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The Importance of Captcha - Papa Rewards

Splunk, AWS and Slack

During October 2016, Papa Johns held a competition to promote their Papa Rewards system, whereby users could enter an e-mail and potentially win Papa Reward points, or receive a £10 discount.

Rewards

Besides the £10 discount, the actual rewards were:

  • 8 points for a free small side
  • 12 points for a free large side
  • 25 points for a free large pizza

…with no prior orders on an account needed, no need for other items on your order and free delivery. Rewarded at…random?.

Sounds like free dinner for a month! :)

Free Dinner

Initially you could enter a random e-mail without any sort of confirmation and eventually players would win. This was soon rectified, after about a week, by requiring users to confirm their e-mail when entering excessive entries from an IP address. And using the same Gmail e-mail with a filter added, by appending a suffix to the username e.g. limpygnome@gmail.com turned into limpygnome+whatever.com, was also banned, along with many temporary e-mail providers.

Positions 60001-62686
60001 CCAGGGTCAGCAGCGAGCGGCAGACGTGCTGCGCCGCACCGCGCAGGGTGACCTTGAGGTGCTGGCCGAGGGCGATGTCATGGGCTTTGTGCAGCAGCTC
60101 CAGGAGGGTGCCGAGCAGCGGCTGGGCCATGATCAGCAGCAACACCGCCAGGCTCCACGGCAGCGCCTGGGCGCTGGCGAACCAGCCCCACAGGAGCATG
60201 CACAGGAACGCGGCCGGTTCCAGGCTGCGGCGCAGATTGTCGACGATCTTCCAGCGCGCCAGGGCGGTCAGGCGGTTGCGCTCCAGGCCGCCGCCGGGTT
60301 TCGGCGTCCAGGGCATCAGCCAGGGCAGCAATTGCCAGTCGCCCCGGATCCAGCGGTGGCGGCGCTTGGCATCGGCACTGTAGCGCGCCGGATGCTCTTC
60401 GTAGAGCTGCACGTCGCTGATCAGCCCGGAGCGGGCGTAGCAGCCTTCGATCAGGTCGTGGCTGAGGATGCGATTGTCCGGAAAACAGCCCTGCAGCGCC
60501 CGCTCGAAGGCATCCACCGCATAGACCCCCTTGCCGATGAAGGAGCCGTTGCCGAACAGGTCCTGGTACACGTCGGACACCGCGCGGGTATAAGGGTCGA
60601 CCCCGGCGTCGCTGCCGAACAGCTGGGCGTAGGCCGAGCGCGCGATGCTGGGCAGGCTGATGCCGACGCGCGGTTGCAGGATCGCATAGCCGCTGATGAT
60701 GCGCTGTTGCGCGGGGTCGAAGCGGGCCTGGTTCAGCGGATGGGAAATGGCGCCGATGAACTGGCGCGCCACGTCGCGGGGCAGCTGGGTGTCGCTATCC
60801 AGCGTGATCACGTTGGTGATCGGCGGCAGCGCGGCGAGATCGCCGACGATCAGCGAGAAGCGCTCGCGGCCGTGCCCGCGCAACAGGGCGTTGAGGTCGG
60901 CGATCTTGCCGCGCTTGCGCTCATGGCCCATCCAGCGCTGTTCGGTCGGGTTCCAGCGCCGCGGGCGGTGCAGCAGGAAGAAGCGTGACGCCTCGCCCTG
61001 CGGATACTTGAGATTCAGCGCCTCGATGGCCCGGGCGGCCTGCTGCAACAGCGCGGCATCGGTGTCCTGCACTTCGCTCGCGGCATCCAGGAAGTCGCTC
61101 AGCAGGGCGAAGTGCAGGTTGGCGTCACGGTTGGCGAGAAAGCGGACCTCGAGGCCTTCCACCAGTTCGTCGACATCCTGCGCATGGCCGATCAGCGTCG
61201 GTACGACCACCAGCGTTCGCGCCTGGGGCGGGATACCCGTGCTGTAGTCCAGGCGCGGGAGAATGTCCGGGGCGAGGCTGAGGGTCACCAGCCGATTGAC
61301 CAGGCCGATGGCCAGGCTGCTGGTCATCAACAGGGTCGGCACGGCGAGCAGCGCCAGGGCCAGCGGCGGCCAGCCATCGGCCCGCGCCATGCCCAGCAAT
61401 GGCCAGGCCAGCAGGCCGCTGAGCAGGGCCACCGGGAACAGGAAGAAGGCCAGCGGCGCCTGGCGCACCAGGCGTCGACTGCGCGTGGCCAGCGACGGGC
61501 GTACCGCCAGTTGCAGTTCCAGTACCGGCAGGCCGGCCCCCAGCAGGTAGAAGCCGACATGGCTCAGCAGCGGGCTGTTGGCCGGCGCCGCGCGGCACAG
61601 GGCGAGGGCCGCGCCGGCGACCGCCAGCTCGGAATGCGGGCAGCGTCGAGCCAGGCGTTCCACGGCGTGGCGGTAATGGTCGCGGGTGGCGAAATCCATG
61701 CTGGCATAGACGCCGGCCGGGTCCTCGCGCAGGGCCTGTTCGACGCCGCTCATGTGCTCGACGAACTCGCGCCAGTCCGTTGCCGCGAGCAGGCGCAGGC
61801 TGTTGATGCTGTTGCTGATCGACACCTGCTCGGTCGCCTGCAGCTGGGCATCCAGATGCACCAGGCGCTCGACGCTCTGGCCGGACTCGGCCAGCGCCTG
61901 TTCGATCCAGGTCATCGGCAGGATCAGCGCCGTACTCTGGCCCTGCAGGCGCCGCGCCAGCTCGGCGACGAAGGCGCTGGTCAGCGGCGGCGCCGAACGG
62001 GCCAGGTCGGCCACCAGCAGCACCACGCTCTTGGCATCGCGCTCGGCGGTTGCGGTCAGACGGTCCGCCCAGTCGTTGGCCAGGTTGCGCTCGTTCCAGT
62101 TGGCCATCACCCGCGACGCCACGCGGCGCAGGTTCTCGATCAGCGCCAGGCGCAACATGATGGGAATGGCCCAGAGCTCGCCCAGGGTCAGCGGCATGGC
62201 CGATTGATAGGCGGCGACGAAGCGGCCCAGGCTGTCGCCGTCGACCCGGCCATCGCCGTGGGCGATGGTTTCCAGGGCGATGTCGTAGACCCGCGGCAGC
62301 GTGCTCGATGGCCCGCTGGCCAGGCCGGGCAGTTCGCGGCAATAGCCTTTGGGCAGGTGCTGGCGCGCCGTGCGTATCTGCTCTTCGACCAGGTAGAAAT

But not all temporary e-mail providers. And the process, including the e-mail confirmation page, did not present any form of human verification, such as a captcha, or limit the volume of requests/entries.

And as a result, a bot could mine large pizzas instead:

Automated bots

…theoretically :D.

Source code: https://github.com/limpygnome/papa-rewards-bot

Nom nom nom…

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